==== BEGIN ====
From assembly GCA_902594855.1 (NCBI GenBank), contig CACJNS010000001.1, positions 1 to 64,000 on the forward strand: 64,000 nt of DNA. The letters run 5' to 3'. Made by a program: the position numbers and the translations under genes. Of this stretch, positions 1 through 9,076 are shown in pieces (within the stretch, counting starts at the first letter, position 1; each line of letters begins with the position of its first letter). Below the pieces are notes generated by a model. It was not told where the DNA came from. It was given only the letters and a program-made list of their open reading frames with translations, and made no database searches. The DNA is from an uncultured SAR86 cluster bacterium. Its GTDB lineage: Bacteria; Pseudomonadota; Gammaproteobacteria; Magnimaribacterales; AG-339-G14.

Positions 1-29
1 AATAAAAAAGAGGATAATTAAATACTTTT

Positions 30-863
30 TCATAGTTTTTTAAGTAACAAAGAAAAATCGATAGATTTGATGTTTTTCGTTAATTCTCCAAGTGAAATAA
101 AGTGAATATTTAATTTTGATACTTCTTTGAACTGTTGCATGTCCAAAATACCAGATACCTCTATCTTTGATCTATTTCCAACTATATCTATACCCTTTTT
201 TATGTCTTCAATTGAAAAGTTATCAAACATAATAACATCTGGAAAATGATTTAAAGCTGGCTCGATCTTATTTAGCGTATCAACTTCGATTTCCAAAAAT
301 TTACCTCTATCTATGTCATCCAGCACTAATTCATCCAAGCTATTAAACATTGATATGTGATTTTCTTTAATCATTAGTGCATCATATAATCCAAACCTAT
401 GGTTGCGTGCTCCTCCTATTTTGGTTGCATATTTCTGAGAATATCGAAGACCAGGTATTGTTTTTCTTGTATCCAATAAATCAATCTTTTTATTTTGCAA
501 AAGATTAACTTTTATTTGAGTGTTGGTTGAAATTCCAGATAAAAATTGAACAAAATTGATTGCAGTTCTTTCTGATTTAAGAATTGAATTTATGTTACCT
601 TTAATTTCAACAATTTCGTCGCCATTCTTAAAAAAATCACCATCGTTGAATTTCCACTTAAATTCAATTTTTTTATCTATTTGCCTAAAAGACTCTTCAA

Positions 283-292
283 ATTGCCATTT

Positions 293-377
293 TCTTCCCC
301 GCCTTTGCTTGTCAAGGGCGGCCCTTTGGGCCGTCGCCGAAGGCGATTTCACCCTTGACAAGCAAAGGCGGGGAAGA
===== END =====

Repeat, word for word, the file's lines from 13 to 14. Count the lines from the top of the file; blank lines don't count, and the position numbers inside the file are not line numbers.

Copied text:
283 ATTGCCATTT

Positions 293-377